lends covert support to the dominant culture.
7) Those who say the policy provides insufficient aid claim that much
more support is needed to retain one's culture on new soil. Merely
token contributions are made in hopes of reducing complaints.
In response, defenders say that any more federal support would
discourage provincial, municipal and grassroots initiatives. Each
level must make its proper contribution. 8) Those who say the policy
is not the government's proper business claim that cultural
backgrounds should be preserved solely by those who value them
inherently. Why should taxpayers have to support foreign heritages?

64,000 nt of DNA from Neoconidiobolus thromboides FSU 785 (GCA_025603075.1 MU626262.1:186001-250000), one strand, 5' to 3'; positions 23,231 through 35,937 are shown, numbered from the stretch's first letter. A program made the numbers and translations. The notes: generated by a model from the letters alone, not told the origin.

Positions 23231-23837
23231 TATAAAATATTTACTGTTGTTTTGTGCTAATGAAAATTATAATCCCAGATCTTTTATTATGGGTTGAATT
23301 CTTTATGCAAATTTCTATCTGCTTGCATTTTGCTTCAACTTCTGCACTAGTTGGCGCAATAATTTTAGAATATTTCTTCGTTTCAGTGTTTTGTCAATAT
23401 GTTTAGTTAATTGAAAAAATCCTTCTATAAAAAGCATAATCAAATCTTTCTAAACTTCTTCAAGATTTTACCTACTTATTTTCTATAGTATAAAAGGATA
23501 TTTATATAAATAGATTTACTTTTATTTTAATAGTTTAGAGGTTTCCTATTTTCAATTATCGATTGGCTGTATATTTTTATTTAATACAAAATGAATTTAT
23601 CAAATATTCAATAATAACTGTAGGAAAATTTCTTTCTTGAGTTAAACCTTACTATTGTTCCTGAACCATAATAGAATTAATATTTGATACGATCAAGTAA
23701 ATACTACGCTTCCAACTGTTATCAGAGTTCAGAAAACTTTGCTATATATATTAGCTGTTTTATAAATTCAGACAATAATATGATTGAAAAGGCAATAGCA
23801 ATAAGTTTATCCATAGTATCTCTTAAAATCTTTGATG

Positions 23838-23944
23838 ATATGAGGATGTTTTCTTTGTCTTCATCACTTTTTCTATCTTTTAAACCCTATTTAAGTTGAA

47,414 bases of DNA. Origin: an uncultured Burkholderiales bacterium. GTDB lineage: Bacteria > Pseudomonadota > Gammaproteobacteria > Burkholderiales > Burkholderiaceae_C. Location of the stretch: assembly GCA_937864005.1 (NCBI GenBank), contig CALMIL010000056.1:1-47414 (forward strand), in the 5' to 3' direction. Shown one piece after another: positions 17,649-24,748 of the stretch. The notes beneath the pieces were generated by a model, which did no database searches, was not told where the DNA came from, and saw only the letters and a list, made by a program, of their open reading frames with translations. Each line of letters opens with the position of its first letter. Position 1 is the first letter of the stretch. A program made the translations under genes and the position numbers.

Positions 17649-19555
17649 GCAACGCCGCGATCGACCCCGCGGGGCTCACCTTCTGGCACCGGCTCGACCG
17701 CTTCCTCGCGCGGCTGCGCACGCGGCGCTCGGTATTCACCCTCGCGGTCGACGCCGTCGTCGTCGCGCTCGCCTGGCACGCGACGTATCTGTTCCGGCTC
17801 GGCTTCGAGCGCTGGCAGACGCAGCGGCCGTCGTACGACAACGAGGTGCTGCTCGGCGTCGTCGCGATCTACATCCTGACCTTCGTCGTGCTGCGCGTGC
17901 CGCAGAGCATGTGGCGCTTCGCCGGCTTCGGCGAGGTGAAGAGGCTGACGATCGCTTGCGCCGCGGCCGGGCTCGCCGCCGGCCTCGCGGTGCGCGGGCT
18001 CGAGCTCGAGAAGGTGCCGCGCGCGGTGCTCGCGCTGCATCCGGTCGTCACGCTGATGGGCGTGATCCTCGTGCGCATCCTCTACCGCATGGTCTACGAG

In response, defenders of the policy say that the principle of respect
for the cultural backgrounds of Canadian citizens is still too new to
be left completely to the preferences of individuals.
world leader on this legislation, and this status must be maintained.
We have given this much attention to the multiculturalism policy
because it is central to an understanding of our Canadian national
The designers of these workshops favour the policy. However, even
those who oppose the policy can still appreciate the fact and the
ideal of multiculturalism. For this reason, we have used the word
"intercultural" in describing the central purpose of this project.
Work between races, ethnocultural groups and faiths will be needed
locally and globally, whatever the fate of the policy.